Famous U.S. hero-firefighter who saved hundreds on 9/11 dies at age 45

Cheryl Kahla
Mar 19, 2018
01:04 P.M.
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The former ferry captain will be remembered for his bravery on September 11, 2001, when he helped hundreds of people escape to safety. 

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Marine Pilot Thomas Phelan died on Friday, March 16, 2018, at the age of 45. He lost the battle to cancer, and it is believed his illness was related to the 9/11 attacks. 

As reported by NBC New York, Phelan worked as a Statue of Liberty ferry captain at the time of the attack and used his boat to transport people from Lower Manhatten to safety.

New York Senator Martin Golden commended him for helping people cross to the other side of the Hudson River, away from the blazing World Trade Center. 

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The senator took to Facebook on March 18, 2018, to express his grief. He was saddened to hear about the Phelan's passing and said he will 'always be remembered as a true New York City hero.'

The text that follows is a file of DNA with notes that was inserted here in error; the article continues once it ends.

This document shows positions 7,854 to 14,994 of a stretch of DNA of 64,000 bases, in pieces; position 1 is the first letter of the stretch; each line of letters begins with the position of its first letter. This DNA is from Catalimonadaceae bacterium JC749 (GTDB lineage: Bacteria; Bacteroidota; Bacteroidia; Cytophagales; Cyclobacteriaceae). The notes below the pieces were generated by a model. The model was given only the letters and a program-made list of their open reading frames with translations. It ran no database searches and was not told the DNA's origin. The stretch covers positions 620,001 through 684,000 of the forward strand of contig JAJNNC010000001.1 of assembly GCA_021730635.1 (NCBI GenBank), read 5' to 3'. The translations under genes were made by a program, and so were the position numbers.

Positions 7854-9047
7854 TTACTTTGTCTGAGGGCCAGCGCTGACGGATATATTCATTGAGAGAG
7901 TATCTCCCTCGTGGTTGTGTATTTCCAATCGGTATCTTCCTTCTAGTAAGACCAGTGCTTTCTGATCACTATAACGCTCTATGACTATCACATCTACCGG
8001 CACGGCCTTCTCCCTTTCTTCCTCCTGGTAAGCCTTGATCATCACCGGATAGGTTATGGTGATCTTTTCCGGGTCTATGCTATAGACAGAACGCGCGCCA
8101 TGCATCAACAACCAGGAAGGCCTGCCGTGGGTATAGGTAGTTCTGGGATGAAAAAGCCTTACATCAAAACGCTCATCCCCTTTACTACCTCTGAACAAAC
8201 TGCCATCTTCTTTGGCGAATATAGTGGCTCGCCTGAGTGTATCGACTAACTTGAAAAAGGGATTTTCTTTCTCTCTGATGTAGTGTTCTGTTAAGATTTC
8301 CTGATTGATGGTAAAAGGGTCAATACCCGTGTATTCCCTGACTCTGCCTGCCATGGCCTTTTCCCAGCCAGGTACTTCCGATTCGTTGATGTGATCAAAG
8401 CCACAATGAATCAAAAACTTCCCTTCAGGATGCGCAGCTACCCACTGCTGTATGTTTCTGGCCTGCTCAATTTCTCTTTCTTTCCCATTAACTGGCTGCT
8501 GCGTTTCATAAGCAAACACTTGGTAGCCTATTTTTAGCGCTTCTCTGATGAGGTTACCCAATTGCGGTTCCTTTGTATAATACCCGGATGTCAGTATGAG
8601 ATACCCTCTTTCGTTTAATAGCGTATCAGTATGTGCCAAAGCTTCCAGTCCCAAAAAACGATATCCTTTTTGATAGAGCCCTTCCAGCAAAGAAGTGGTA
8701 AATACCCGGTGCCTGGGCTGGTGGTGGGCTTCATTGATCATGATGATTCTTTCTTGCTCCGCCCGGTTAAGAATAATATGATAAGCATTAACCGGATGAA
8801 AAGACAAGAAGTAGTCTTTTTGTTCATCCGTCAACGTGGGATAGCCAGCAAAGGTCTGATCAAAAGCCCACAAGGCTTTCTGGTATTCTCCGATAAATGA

According to Senator Golden, Phelan joined the New York City Fire Department in 2003, where he continued to save lives on a daily basis. 

'"In our city’s darkest hour, FDNY firefighter Thomas Phelan’s heroism saved hundreds of lives. We will never forget his service and his sacrifice.'

Mayer Bill de Blasio, Twitter, March 18, 2018.

While it is not known what type of cancer Phelan was diagnosed with, CNN reported that 'thousands of people have been diagnosed with cancer linked to the 9/11 attacks.'

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The cause is believed to be exposure to 'known and suspected carcinogens and pollutants' from ground zero. Several first responders and cleanup workers have been diagnosed. 

A war veteran who uses the Twitter handle 'Wake Up People' explained that the health issues were caused by noxious fumes and reminded citizens that Congress voted against helping first responders and refused to assist with funds for medical treatment. 

Phelan will be laid to rest on Tuesday, March 20, 2018, in Brooklyn. 

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